There are too many variables that affect the shelf life. Even the cosmetic industry has widely varying guidelines. The FDA does not “require cosmetic manufacturers to print expiration dates on the labels of cosmetic products. Voluntary shelf-life guidelines developed by the cosmetic industry vary, depending on the product and its intended use.” Read the rest of the FDA article on shelf life here.
Previously, I had recommended 3 months shelf life based on my own personal experience over the last several years. Noting the many factors that can affect shelf life and that I cannot guarantee the ingredients you use and the cleanliness of your equipment, I am no longer recommending a shelf life. Instead, I will just present what I do and don’t do to get my personal lotions to last 3 months:
- I don’t sterilize. I just wash all my equipment with hot soapy water just as I do with all my cooking utensils. I don’t even sterilize the containers I use to store my homemade baby foods. The only time I sterilize is when I’m canning food.
- I can food but I don’t can my lotions. You can try using the hot water method of canning where you submerge the sealed jar in hot, boiling water. Just a suggestion.
- I don’t use distilled water but I always boil my tap water for at least 2 minutes. Here in Austin, I feel perfectly comfortable using tap water for cooking, drinking, and lotion-making. If you feel different about your water source, then use bottled distilled water.
- No matter how much lotion I make at a time, I always package in containers no larger than 8 fluid oz (by volume). I don’t refrigerate the lotions I’m currently using but I keep all the other unused ones in the refrigerator.
- I use bottles with flip top lids for lotion. Lotions in bottles keep longer than in wide mouth jars since you are less likely to contaminate the lotion. I do not use pumps. They are hard to clean and keep clean.
- I use wide-mouth jars for thick creams. It is easier to clean the container afterward.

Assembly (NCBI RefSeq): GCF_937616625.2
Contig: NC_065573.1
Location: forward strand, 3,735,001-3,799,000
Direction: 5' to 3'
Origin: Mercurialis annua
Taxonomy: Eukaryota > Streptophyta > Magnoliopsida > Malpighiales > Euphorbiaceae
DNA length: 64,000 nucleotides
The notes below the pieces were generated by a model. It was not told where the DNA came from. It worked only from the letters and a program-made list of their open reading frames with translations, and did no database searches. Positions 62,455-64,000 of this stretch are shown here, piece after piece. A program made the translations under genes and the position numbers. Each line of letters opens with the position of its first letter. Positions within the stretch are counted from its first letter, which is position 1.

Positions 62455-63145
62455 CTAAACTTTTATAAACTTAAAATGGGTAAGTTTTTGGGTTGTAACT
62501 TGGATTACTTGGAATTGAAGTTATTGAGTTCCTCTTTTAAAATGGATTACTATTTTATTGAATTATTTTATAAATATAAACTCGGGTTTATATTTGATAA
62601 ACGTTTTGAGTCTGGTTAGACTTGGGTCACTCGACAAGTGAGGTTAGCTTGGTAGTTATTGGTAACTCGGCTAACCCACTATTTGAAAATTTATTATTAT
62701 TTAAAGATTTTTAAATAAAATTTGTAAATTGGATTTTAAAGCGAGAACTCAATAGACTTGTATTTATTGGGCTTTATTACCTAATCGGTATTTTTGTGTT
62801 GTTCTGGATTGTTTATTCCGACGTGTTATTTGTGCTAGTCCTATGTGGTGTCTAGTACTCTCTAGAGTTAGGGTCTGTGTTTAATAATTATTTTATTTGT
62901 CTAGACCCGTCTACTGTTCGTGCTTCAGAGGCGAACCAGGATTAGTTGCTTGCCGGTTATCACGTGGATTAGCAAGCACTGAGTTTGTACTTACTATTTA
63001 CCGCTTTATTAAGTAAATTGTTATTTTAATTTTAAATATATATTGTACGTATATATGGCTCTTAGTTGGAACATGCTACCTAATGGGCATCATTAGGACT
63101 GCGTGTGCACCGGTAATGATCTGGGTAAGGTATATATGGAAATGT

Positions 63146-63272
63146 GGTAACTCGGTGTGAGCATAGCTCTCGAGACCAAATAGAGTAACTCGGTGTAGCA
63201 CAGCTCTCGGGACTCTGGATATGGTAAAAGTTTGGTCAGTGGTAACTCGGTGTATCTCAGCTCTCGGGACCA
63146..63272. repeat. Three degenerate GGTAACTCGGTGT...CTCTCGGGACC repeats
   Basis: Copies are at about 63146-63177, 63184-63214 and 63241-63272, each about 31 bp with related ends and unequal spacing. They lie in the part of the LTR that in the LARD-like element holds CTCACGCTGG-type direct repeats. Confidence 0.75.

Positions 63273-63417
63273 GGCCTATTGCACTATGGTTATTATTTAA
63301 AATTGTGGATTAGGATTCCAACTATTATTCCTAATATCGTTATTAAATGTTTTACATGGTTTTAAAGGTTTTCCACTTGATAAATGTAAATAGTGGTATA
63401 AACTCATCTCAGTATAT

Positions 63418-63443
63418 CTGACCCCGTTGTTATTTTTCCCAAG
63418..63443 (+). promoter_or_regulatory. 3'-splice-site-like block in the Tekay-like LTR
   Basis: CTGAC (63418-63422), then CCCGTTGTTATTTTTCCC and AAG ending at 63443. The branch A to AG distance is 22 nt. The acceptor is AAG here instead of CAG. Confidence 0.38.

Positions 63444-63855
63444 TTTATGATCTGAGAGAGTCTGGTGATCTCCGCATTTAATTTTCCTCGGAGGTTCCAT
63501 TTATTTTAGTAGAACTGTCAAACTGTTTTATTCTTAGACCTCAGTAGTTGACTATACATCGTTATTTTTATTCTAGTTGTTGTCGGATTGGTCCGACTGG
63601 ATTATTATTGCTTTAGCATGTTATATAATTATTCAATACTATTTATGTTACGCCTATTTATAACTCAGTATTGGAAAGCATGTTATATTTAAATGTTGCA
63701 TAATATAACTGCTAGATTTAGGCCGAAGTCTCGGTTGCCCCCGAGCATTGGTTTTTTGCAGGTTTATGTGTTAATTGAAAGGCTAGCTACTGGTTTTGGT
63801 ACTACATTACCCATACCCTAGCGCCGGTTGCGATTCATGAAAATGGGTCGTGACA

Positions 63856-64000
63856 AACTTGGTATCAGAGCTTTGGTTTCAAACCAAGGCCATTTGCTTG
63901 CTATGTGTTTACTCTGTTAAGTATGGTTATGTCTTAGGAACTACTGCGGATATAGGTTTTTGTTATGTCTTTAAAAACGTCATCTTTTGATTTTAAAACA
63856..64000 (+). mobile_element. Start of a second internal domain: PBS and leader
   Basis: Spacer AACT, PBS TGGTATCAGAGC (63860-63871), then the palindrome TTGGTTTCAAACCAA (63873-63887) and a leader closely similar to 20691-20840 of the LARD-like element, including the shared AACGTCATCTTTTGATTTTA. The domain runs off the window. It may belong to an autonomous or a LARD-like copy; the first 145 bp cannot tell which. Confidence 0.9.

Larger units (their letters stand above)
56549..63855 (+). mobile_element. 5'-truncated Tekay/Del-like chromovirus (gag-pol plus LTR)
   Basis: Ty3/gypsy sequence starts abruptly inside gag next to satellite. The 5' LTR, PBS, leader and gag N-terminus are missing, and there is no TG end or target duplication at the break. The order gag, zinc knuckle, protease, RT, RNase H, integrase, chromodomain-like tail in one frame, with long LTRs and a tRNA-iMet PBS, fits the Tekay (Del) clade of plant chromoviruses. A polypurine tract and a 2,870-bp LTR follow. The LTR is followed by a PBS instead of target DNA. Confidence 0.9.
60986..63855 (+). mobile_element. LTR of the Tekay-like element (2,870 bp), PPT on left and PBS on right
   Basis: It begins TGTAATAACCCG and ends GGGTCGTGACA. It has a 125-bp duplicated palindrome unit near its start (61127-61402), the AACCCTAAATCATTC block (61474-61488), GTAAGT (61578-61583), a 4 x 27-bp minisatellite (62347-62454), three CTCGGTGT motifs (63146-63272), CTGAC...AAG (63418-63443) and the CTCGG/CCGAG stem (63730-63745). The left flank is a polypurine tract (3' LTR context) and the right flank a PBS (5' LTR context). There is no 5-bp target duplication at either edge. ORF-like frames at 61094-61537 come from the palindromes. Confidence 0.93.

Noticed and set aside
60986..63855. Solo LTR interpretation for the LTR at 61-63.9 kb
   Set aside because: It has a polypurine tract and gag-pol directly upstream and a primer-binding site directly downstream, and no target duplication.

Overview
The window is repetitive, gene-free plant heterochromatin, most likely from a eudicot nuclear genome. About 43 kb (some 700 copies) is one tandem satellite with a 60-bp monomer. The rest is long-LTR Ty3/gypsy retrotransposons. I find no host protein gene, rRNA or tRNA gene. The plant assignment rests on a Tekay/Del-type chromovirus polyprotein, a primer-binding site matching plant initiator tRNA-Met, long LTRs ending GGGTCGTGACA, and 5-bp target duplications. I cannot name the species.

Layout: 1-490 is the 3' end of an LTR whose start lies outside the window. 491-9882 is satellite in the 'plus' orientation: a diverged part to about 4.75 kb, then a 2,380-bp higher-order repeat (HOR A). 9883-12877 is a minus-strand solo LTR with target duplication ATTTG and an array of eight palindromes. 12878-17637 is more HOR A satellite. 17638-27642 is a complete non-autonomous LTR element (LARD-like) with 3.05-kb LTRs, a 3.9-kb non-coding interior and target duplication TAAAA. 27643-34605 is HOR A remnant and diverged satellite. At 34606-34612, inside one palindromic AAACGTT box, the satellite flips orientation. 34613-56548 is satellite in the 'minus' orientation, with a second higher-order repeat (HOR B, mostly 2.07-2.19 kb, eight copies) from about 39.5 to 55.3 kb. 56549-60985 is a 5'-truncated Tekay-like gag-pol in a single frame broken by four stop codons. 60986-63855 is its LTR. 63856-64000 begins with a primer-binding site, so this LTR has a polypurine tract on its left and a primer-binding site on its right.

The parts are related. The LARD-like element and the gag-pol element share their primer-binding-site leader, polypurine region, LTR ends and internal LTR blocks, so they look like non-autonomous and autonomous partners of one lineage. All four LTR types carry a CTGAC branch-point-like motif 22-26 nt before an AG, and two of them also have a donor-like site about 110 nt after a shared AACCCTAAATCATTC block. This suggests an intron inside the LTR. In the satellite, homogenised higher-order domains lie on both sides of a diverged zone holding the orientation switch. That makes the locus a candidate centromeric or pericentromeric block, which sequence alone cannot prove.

- I don’t use herbal infusions. They significantly shorten the shelf life. Note that your end product’s shelf life is only as stable as your least stable ingredient. In general, oils are more stable than aqueous ingredients. Using oils that are more stable and possess antimicrobial and/or antifungal properties only retard the growth of bacteria and mold, not prevent it.
- I don’t use natural preservatives unless one of the essential oils I’ve added has antimicrobial properties. I no longer recommend grapefruit seed extract. See note above.
So, if you sterilize all your equipment, use bottled distilled water, use the more stable ingredients, and always keep your lotion in the refrigerator, then you’ll probably achieve longer shelf life than I have presented. Conversely, using less stable ingredients like herbal infusions and aloe vera and not properly cleaning your equipment will shorten the shelf life. Keep in mind that the minute you open a packaged product, whether it’s food or skin care, commercially manufactured or homemade, the product is subject to microbial contamination. It’s in the air and all around you. Also, just because a product is well packaged with preservatives added, commercially done or at home, doesn’t mean it’s free of bacteria (although antimicrobial preservatives does prevent the growth). Note all the product recalls – food, cosmetics, bottled water, etc… Cosmetics, just like food, are not expected to be aseptic.
Think of homemade skin care the same way you think of cooking and preserving food at home. You don’t have to follow the complicated industry guidelines of manufacturing to lengthen the shelf life. You can keep it simple and just make smaller amounts to be used up in a short period of time. Just like with food, there are many ways you can increase the shelf life without adding synthetic preservatives, albeit at the expense of added complexity and being more time consuming. It is up to you to decide how much or how little effort you want to put into your process. Without sterilizing, I can literally make 3 months’ worth of lotion in less than 15 minutes. In general, just like food, if it smells rancid, looks discolored, or has mold, toss it. Basically, use common sense and your own judgment. One thing I do urge you not to do is add synthetic preservatives (though even some ‘natural’ ones like GSE are controversial). It defeats the whole purpose of homemade cosmetics!